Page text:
BY POLLY LABARRE | SEPTEMBER 30, 2001
So what is Net attitude — and how do you get it?
Net Attitude: What It Is, How to Get It, and Why Your Company Can’t Survive Without It, by John R. Patrick (Perseus, 2001)
As the Internet Revolution has given way to the Internet Inquisition, most of the attitude coming from Net-centric executives has been confessional — mea culpas for the irrational exuberance and media hype. Don’t expect that attitude in the new book from John Patrick, IBM’s vice president of Internet technology, who remains upbeat about the transforming power of digital technologies. Patrick has been a savvy and tireless shepherd of digital innovations inside IBM, and Net Attitude is a lot like Patrick himself: accessible, immediately credible, infused with unabashed curiosity, profound and practical at the same time.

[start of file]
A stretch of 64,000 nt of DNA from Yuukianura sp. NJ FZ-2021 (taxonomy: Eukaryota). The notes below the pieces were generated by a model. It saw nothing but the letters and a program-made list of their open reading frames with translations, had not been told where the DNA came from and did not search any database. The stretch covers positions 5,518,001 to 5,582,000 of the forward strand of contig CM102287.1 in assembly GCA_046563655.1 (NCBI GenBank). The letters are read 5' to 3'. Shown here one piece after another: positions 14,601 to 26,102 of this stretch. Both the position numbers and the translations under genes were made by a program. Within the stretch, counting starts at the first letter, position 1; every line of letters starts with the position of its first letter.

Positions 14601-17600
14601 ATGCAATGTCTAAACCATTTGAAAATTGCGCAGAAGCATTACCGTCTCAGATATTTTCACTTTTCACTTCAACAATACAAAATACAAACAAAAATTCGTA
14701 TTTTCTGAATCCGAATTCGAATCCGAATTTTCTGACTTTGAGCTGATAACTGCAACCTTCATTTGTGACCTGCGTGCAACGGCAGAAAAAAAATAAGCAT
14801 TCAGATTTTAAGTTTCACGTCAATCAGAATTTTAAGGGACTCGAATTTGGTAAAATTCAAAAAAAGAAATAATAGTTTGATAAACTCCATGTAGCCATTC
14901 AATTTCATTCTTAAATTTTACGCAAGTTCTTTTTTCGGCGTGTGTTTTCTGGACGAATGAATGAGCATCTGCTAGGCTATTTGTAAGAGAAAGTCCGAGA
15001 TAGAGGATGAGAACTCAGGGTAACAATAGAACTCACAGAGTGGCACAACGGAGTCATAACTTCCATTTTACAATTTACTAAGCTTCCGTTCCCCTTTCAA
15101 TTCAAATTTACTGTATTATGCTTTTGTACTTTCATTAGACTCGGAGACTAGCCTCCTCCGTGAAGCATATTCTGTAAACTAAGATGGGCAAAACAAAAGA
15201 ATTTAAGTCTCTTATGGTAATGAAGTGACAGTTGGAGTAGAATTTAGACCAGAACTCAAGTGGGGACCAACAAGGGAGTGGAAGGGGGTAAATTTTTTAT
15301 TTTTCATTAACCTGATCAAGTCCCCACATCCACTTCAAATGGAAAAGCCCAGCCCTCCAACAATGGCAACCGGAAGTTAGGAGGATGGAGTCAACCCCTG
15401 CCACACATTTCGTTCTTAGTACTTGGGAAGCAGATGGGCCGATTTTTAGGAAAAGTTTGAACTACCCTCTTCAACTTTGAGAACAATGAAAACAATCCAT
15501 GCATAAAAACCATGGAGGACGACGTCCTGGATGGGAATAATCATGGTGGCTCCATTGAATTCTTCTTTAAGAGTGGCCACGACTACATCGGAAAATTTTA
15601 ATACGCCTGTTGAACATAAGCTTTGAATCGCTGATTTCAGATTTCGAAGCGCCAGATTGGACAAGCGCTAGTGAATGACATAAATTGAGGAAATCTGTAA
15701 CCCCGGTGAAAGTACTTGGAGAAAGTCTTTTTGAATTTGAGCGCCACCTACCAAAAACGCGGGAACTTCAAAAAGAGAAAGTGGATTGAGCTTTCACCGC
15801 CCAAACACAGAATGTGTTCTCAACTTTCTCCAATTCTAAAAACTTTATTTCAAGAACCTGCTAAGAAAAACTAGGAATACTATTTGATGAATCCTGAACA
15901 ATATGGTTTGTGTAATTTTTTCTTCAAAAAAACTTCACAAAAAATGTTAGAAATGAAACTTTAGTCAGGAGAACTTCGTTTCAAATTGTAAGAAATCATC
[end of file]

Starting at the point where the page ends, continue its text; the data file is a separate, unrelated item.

So what is Net attitude — and how do you get it? At its most basic, Patrick argues, Net attitude is “extroverted” and “people-oriented.” You get it by moving from “inside-out” to “outside-in” when it comes to planning strategy, designing new products, and organizing your work. It requires the ability to think big, the restraint to start simple, and the capacity to grow fast. As obvious as all this is to Patrick, he understands how deeply it cuts against the grain of most businesspeople. That’s why he leaves his readers with a robust checklist of the most profound and the most mundane things they can do to get the right attitude. But the best take-away by far is Patrick’s exhortation to keep “moving out a bit closer to the edge — where things are somewhat uncertain, where you don’t have the control you would like to have, but where innovation is happening continuously.”